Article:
It grew from a small group into a network of politically minded young people, many of whom were veterans of anti-Milošević demonstrations such as the 1996-97 protests and the 9 March 1991 protest. With the political opposition in Serbia in disarray, Otpor decided to build a broad political movement rather than a traditional NGO or political party. Frustrated with opposition leaders protecting their narrow personal and party interests, which degenerated into infighting, the group decided that "it would have no leaders". Early on, Otpor defined its objectives and methods, including an account of what it saw as the main problems of the country, in the "Declaration of the Future of Serbia." The declaration was supported by all prominent student organizations in Serbia. An advisory body was set up and its members became the main promoters of the declaration. Otpor's activities were limited to the University of Belgrade. In an effort to gather new nonpartisan energy, not to mention making it harder for state media to discredit and smear them as just another opposition political group, Otpor avoided publicizing its ties to the Democratic Party though the two organizations held similar political goals and shared many of the same members.

Early on they agreed the organization's symbol to be the clenched fist. Young designer Nenad "Duda" Petrović created the logo; the authorities' immediate reaction to the appearance of Otpor was heavy-handed before the movement held any public gatherings. In the early morning hours of Wednesday, 4 November 1998, four students — 22-year-old Teodora Tabački, Marina Glišić, Dragana Milinković, Nikola Vasiljević — were arrested for stencil spraying the clenched fist symbol on the UofB's Faculty of Mathematics building facade; that same day, after being intimidated into signing a pre-typed, joint statement of guilt, the four students were taken before a misdemeanor judge who handed them a sentence of 10 days in prison. In his explanation of the sentence, judge Željko Muniža cited that "with their brazen and reckless behaviour, the four students have endangered the citizens' calm and disturbed the public order." On 5 November, the students' legal representatives — Nikola Barović, Branko Pavlović, Dušan Stojković — appealed the respective sentences citing "improper use of both the misdemeanor process and the misdemeanor law as well as the scandalous subsequent sanction."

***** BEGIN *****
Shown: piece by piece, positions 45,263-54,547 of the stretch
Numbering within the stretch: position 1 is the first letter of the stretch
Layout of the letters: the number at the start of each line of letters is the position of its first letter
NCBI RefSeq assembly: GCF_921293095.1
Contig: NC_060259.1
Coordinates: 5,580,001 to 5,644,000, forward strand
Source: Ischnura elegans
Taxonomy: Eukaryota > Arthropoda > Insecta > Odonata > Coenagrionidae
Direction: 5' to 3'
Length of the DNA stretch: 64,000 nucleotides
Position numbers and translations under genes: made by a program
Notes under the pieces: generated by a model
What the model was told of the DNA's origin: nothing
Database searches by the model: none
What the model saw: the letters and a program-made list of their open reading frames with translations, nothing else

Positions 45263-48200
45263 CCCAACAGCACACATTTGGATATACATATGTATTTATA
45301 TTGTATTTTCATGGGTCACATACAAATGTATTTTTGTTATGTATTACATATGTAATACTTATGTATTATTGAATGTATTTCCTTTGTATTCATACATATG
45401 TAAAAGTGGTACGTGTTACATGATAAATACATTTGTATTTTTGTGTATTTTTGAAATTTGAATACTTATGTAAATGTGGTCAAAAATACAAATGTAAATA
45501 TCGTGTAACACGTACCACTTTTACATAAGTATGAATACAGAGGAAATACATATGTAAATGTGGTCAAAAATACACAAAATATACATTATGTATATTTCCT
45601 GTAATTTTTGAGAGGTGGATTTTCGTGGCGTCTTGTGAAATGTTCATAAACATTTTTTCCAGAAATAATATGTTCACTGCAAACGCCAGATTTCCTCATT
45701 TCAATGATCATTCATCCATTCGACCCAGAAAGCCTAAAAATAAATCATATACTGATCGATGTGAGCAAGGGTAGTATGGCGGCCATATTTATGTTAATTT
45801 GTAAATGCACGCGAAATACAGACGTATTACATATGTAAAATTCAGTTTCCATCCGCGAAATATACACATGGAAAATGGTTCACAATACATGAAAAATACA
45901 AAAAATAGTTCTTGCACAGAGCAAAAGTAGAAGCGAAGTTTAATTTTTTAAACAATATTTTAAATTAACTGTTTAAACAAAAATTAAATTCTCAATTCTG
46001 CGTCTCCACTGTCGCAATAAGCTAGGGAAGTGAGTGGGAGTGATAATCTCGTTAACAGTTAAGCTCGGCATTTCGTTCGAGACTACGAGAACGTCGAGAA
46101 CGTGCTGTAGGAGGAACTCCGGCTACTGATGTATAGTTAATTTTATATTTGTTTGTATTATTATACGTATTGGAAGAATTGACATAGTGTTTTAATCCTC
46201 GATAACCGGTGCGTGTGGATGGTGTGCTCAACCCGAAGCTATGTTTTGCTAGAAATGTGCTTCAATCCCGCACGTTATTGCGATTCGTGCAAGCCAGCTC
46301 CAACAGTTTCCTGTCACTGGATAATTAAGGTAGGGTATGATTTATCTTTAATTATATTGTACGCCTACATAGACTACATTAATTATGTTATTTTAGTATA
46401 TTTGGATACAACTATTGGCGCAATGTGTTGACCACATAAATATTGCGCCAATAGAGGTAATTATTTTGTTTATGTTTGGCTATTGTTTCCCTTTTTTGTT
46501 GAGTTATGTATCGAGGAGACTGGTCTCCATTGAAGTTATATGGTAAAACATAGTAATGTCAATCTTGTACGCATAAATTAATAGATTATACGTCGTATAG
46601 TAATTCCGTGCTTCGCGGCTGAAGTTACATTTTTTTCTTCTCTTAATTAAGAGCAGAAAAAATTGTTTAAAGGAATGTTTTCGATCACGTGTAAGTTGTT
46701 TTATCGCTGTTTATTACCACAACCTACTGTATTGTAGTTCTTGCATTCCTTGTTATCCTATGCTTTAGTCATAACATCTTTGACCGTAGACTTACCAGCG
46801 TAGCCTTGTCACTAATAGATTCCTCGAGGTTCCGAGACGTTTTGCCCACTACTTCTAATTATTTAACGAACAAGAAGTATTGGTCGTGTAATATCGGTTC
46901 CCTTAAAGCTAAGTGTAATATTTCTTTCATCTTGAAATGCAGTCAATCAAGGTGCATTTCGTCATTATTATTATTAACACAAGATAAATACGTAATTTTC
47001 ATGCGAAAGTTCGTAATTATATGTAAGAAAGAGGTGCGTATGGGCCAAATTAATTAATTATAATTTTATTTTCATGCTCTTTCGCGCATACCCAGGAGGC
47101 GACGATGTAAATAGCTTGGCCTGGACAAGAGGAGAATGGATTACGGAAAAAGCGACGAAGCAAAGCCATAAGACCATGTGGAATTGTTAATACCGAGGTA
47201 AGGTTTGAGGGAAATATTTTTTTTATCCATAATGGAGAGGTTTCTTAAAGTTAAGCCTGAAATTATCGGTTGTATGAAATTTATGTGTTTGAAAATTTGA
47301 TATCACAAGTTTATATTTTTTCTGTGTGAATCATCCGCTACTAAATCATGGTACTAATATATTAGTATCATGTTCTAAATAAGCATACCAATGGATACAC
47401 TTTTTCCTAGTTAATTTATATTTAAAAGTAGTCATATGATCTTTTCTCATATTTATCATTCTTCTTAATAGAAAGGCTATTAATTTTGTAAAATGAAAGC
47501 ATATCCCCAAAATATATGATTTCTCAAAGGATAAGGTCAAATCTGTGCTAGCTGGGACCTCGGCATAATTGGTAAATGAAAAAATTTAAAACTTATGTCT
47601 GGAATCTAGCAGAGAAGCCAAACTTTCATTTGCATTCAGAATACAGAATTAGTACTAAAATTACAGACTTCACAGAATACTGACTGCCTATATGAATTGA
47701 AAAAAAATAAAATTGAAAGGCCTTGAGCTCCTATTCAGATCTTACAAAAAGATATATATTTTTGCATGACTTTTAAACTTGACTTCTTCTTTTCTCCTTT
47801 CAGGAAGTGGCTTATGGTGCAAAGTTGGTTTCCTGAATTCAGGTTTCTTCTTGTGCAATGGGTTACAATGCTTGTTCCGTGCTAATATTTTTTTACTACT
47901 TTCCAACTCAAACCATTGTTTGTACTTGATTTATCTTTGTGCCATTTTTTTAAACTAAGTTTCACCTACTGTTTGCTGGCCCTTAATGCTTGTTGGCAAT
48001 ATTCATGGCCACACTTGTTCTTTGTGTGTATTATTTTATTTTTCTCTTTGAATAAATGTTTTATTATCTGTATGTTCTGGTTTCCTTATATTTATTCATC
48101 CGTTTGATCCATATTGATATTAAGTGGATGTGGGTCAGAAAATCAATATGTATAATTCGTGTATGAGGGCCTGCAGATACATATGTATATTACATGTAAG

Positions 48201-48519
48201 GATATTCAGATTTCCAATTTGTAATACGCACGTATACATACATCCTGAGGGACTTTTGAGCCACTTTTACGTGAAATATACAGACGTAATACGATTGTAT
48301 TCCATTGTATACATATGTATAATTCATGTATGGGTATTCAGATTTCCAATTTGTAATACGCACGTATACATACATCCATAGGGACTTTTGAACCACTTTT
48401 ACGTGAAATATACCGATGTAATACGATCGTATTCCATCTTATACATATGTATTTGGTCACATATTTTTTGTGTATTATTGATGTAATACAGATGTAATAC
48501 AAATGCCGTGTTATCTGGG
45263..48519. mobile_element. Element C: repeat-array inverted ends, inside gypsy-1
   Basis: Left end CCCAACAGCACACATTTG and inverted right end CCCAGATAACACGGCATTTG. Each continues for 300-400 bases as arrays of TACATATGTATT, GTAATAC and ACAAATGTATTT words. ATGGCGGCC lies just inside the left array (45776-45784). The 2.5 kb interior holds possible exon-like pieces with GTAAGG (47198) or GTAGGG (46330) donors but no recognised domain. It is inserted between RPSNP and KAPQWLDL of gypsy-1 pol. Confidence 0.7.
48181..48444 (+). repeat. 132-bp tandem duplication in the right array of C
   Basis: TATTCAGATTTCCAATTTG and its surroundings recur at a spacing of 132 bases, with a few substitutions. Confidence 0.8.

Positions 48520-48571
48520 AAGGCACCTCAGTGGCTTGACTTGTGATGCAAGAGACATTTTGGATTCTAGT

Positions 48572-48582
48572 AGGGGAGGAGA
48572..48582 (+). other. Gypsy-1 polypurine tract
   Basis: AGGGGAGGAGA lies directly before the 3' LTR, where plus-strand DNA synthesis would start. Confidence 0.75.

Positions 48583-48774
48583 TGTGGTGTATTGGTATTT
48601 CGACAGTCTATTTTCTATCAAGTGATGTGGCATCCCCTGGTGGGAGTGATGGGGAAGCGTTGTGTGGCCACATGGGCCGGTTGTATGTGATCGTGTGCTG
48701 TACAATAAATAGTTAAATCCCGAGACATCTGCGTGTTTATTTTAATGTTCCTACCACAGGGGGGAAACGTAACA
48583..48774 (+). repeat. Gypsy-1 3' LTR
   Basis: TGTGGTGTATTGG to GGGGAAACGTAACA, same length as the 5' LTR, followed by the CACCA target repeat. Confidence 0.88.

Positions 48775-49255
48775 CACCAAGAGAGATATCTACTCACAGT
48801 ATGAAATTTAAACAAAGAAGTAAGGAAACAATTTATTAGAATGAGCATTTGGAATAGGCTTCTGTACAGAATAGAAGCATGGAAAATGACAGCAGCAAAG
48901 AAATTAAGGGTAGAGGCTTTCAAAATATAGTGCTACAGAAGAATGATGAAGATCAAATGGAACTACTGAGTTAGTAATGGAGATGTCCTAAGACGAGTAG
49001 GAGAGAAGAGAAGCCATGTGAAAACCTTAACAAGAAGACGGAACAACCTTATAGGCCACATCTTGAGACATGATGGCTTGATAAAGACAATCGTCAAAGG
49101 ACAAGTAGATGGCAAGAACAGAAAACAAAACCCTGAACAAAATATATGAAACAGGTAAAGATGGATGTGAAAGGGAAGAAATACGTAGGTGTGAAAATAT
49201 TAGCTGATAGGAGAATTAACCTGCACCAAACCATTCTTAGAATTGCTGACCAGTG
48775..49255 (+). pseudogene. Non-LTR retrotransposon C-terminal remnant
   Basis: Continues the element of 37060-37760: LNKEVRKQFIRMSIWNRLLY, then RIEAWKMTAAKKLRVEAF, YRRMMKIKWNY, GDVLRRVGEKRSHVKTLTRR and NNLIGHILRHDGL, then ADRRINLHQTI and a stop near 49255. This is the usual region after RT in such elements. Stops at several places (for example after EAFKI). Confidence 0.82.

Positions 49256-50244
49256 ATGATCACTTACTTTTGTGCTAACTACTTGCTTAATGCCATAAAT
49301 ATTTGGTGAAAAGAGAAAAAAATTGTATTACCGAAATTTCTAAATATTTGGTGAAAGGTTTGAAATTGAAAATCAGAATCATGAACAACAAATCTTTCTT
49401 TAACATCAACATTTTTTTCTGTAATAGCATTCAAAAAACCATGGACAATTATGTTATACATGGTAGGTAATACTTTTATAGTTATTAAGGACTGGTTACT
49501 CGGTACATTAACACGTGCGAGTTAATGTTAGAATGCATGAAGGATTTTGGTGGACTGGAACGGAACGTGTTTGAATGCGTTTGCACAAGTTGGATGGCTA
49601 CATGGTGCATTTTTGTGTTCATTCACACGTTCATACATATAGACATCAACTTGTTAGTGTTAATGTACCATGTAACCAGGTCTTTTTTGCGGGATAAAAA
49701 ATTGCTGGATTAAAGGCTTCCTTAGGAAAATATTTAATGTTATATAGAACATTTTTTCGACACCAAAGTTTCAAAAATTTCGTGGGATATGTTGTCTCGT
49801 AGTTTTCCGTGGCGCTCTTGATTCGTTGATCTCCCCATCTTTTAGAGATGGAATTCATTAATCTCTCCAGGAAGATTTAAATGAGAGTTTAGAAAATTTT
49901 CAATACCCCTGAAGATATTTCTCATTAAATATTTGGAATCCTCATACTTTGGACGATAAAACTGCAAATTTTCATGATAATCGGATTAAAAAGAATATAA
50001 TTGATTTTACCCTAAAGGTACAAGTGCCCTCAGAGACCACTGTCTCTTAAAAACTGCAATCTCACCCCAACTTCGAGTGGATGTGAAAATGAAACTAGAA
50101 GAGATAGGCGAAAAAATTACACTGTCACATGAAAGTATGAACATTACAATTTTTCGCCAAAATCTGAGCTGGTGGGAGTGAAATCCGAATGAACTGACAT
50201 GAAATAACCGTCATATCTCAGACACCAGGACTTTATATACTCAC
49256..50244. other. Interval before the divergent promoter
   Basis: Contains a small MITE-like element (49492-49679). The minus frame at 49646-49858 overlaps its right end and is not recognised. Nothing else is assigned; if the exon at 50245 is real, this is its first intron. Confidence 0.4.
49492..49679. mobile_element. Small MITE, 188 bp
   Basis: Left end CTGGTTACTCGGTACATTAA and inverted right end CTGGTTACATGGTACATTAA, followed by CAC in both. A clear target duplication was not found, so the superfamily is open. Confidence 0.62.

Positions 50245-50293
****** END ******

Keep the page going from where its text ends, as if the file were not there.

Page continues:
One day the misdemeanor council rejected the appeal as baseless. The case generated some public reaction with the University of Belgrade's Faculty of Electrical Engineering professor and Otpor member Srbijanka Turajlić calling the sentences "inappropriate" and further scolding the University of Belgrade rector Jagoš Purić as well as University of Arts rector Radmila Bakočević for "not publicly reacting to their own students being rounded-up on the street and hauled off to jail"; the organization gained further prominence when the Dnevni telegraf 7 November issue appeared on newsstands with Otpor's ad featuring the clenched fist symbol on the front page. The paper had p

Stephen Edwards (cricketer)

Stephen James Edwards is a former English cricketer. Edwards was a right-handed batsman, he was born in Middlesex. Edwards made his debut for Buckinghamshire in the 1985 Minor Counties Championship against the Somerset Second XI. Edwards played Minor counties cricket for Buckinghamshire from 1985 to 1992, which included 33 Minor Counties Championship matches and 6 MCCA Knockout Trophy matches. In 1987, he made his List A debut against Somerset in the NatWest Trophy, he played 2 further List A matches for Buckinghamshire, the last coming against Sussex in the 1992 NatWest Trophy. He played a single List A match for the combined Minor Counties cricket team in the 1988 Benson & Hedges Cup against Nottinghamshire. In total, Edwards played 4 List A matches, scoring 29 runs and taking 3 wickets at a bowling average of 41.33, with best figures of 2/14. He played Second XI cricket for the Essex Second XI in 1976. Stephen Edwards at ESPNcricinfo Stephen Edwards at CricketArchive